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    2004 banner year for DFAA

    Apparently, 2004 was a good year for bid rigging:

    It now appears that every major civil engineering and construction project commissioned by the DFAA in fiscal 2004 was tarnished by bid-rigging, according to sources close to an investigation by Tokyo prosecutors.

    Projects that were believed rigged include the relocation of a runway at the U.S. Marine Corps Air Station Iwakuni in Yamaguchi Prefecture as well as quay and bank protection work at the U.S. Navy’s Fleet Activities Sasebo and Yokose Fuel Terminal, both in Nagasaki Prefecture. Revelations about Iwakuni emerged Thursday.

    Of particular interest to prosecutors is a retired DFAA official who held the post of technical councilor, the third-highest job in the agency, an arm of the Defense Agency that its chief has pledged to dissolve.

    The construction project in Sasebo was contracted for 4.032 billion yen, while work on the Iwakuni project in fiscal 2004 cost 3.517 billion yen.

    The Sasebo project was the most expensive commissioned by the Fukuoka Defense Facilities Administration Bureau in fiscal 2004.

    The joint venture that won the project was headed by Penta Ocean Construction Co. and the bid price was 99.28 percent of what the agency was willing to spend. [Incompetents! They couldn’t find a way to wring out the other 0.72%?–SRK]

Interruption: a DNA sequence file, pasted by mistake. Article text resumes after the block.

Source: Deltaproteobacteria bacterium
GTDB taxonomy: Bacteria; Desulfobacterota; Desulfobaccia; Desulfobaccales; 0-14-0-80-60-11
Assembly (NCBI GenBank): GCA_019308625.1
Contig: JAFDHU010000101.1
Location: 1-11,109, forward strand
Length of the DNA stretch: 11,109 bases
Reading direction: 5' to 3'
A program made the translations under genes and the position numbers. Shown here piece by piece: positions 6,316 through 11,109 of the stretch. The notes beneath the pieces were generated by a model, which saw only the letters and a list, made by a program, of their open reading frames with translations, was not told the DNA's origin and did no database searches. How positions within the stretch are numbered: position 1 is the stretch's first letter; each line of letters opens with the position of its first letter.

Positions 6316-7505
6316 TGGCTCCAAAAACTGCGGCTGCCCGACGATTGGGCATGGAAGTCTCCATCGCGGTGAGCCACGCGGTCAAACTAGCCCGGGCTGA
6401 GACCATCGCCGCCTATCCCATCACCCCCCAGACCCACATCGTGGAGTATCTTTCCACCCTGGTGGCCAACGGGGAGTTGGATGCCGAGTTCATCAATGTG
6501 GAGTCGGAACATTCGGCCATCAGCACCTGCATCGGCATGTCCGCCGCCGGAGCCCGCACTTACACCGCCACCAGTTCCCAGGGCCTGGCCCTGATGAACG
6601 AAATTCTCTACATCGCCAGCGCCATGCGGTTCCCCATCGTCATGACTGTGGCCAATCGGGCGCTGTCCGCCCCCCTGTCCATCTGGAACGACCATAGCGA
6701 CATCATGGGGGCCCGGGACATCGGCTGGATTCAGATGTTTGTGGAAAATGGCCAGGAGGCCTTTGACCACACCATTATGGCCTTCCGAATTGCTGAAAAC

The project at the Yokose Fuel Terminal cost about 1.575 billion yen and the contract was won by a joint venture led by Toa Corp. The bid price was 97.76 percent of what the agency had earmarked.

    Experts said such high percentages are unheard of when bidding is open to all.

    Three sitting or former DFAA high officials were arrested last week, but of course, you don’t get dirty doings of this magnitude without help from another post-War institution: the revolving door, known in Japanese as 天下り (ama-kudari: lit., “descent from the heavens [of powerful government work into a private-sector position in which one can exploit one’s accrued connections]”).

    Retired DFAA bureaucrats also played key coordinating roles in deciding which joint ventures got contracts.

    Sources close to the investigation said a retired technical councilor who moved to an executive position at a construction company was a key individual in the bid-rigging for the Iwakuni project.

    The individual, whose name was withheld, served as head of the DFAA’s Construction Department as well as technical councilor from the 1980s until the 1990s.

    A textbook case of amakudari at work.

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